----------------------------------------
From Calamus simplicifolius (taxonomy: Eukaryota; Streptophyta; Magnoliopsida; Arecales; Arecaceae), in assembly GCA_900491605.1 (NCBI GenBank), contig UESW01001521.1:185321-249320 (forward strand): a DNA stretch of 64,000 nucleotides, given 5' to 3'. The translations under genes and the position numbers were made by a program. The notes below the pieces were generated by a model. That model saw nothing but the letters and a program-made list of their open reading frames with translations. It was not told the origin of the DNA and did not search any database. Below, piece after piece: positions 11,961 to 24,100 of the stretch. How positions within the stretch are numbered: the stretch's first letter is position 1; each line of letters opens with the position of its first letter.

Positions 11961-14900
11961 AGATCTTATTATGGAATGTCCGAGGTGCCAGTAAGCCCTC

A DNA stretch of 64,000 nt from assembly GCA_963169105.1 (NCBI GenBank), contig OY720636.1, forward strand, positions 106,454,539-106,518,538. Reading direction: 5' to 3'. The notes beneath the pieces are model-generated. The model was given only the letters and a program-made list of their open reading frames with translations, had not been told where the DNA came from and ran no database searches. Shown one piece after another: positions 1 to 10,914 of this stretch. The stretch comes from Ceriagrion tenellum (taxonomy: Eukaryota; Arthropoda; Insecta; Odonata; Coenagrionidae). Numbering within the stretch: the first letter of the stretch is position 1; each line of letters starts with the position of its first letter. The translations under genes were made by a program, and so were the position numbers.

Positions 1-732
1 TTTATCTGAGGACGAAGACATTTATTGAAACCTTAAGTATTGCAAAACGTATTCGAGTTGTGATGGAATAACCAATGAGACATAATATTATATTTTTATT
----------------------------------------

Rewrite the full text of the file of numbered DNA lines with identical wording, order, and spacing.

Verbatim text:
From Calamus simplicifolius (taxonomy: Eukaryota; Streptophyta; Magnoliopsida; Arecales; Arecaceae), in assembly GCA_900491605.1 (NCBI GenBank), contig UESW01001521.1:185321-249320 (forward strand): a DNA stretch of 64,000 nucleotides, given 5' to 3'. The translations under genes and the position numbers were made by a program. The notes below the pieces were generated by a model. That model saw nothing but the letters and a program-made list of their open reading frames with translations. It was not told the origin of the DNA and did not search any database. Below, piece after piece: positions 11,961 to 24,100 of the stretch. How positions within the stretch are numbered: the stretch's first letter is position 1; each line of letters opens with the position of its first letter.

Positions 11961-14900
11961 AGATCTTATTATGGAATGTCCGAGGTGCCAGTAAGCCCTC

A DNA stretch of 64,000 nt from assembly GCA_963169105.1 (NCBI GenBank), contig OY720636.1, forward strand, positions 106,454,539-106,518,538. Reading direction: 5' to 3'. The notes beneath the pieces are model-generated. The model was given only the letters and a program-made list of their open reading frames with translations, had not been told where the DNA came from and ran no database searches. Shown one piece after another: positions 1 to 10,914 of this stretch. The stretch comes from Ceriagrion tenellum (taxonomy: Eukaryota; Arthropoda; Insecta; Odonata; Coenagrionidae). Numbering within the stretch: the first letter of the stretch is position 1; each line of letters starts with the position of its first letter. The translations under genes were made by a program, and so were the position numbers.

Positions 1-732
1 TTTATCTGAGGACGAAGACATTTATTGAAACCTTAAGTATTGCAAAACGTATTCGAGTTGTGATGGAATAACCAATGAGACATAATATTATATTTTTATT